Forwards: Alexandria Ellis, Ashlynn Smith, Brittany Kassil, Courtney Holtkamp, DaLeaka Menin, Emily Tuttosi, Fabiola Forteza, Gabrielle Senft, Gillian Boag, Julia Omokhuale, Laetitia Royer, McKinley Hunt, Mikiela Nelson, Sara Cline, Sara Svoboda, Sophie de Goede, Tyson Beukeboom.

Backs: Alexandra Tessier, Claire Gallagher, Fancy Bermudez, Florence Symonds, Julia Schell, Justine Pelletier, Krissy Scurfield, Madison Grant, Olivia Apps, Paige Farries, Sabrina Poulin, Sarah-Maude Lachance, Shoshanah Seumanutafa.

Australia

Australia are one of the real winners of the introduction of the WXV, as a side who often disappeared completely in between World Cups will now have access to at least six tests a year, when the Pacific Fours is included. 

Results this year have been tough for an Australian team which showed huge promise at the World Cup last year, and WXV2 might have been a more comfortable place for them to rebuild. 

They are without Piper Duck who is recovering from injury, and there are several uncapped players in the squad including Waratahs trio Brianna Hoy, Desiree Miller and Leilani Nathan.

Things have not been entirely settled off the field either, with leading players voicing public displeasure recently with Rugby Australia, though a flurry of announcements have taken place since. 

They are a capable team though if they can click, showing even in recent defeat to New Zealand that they can work hard for each other with an impressibe 37-minute effort in the second half preventing New Zealand from scoring a point after a terrible first half where they conceded a raft.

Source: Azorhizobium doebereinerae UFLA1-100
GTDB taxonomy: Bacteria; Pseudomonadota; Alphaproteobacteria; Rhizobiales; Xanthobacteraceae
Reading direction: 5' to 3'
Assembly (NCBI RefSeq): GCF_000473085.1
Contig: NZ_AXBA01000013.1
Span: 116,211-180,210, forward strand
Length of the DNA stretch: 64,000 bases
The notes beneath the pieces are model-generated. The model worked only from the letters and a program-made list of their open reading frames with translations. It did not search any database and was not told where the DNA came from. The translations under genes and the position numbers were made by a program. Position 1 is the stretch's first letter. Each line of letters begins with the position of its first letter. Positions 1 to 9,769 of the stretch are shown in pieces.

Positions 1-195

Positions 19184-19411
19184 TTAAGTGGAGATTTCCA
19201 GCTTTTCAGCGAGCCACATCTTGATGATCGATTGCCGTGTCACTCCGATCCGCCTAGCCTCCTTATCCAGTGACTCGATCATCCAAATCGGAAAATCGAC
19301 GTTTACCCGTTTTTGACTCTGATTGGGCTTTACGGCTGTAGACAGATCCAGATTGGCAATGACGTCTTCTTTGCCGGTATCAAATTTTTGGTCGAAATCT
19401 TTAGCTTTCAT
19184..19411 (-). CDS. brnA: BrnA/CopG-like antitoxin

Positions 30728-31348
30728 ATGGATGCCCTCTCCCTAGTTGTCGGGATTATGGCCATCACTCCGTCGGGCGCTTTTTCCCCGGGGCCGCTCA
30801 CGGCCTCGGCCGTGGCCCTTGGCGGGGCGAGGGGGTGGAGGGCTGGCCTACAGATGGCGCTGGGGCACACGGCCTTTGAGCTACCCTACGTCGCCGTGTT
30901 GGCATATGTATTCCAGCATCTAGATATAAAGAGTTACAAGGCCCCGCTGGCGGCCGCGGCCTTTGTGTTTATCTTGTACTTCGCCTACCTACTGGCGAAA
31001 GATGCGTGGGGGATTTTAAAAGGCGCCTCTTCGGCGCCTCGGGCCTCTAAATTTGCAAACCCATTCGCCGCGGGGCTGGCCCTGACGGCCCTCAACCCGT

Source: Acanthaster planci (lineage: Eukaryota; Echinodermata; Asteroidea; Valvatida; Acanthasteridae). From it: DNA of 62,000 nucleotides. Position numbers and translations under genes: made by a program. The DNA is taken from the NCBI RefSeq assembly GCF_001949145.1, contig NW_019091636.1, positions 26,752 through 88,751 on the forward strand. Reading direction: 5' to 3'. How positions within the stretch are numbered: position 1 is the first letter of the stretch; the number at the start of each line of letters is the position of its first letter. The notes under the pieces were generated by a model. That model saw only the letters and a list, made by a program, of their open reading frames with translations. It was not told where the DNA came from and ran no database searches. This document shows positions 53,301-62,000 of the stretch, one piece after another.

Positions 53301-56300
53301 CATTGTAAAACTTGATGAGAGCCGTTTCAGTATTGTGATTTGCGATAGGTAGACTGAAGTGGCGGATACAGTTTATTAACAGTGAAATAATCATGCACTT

A first clash against England is a tough ask, and the Wallaroos are likely to be targeting Wales for a win. 

Forwards: Bree-Anna Cheatham, Brianna Hoy, Eva Karpani, Bridie O’Gorman, Emily Robinson, Ashley Marsters, Tania Naden, Adiana Talakai, Annabelle Codey, Atasi Lafai, Kaitlan Leaney, Michaela Leonard (captain), Sera Naiqama, Leilani Nathan, Emily Chancellor, Tabua Tuinakauvadra.

Backs: Jasmin Huriwai, Layne Morgan, Carys Dallinger, Arabella McKenzie, Faitala Moleka, Georgina Friedrichs, Trilleen Pomare, Cecilia Smith, Melanie Wilks, Lori Cramer, Desiree Miller, Maya Stewart, Ivania Wong, Siokapesi Palu.

Wales

Wales qualified for WXV1 thanks to a third place finish in the Six Nations after winning three games in a single Championship for the first time since 2009.

They go into the competition on the back of two straight wins and in fact they are bidding to win three tests in a row for the first time since 2009 (wins over Italy, Ireland and Sweden). They are already reaping the benefits of professionalism with the extra time together and accelerated training showing on the field. 

Discipline has been an issue for them though. In the Six Nations, they were the most penalised team, conceding 69 – 33 at the ruck – and also received three yellow cards. 

WXV1 presents a stern test of their progress, though wins over Canada and Australia will undoubtedly be targets. New Zealand may be a test too far at this stage, but Wales are boosted by the return of players like Alisha Butchers, and a good outing against the US recently. 

Sisilia Tuipulotu is also a pivotal player as she continues to improve while Hannah Jones, who will win her 50th cap this weekend, is a vital lynchpin in midfield. 

Wales are getting used to life mixing it as one of the world's leading teams, and even if results could be tough to come by, exposure to this level of competition could help them cement their position in the Six Nations as a permanent top three side. 

Forwards: Gwenllian Pyrs, Abbey Constable, Kelsey Jones, Carys Phillips, Kat Evans, Sisilia Tuipulotu, Donna Rose, Cerys Hale, Abbie Fleming, Georgia Evans, Alisha Butchers, Bryonie King, Alex Callender, Kate Williams, Beth Lewis (VC), Sioned Harries.

Backs: Jasmine Joyce, Nel Metcalfe, Lisa Neumann, Hannah Jones (capt), Carys Cox, Meg Webb, Kerin Lake, Hannah Bluck, Carys Williams-Morris, Lleucu George, Robyn Wilkins, Niamh Terry, Keira Bevan, Meg Davies.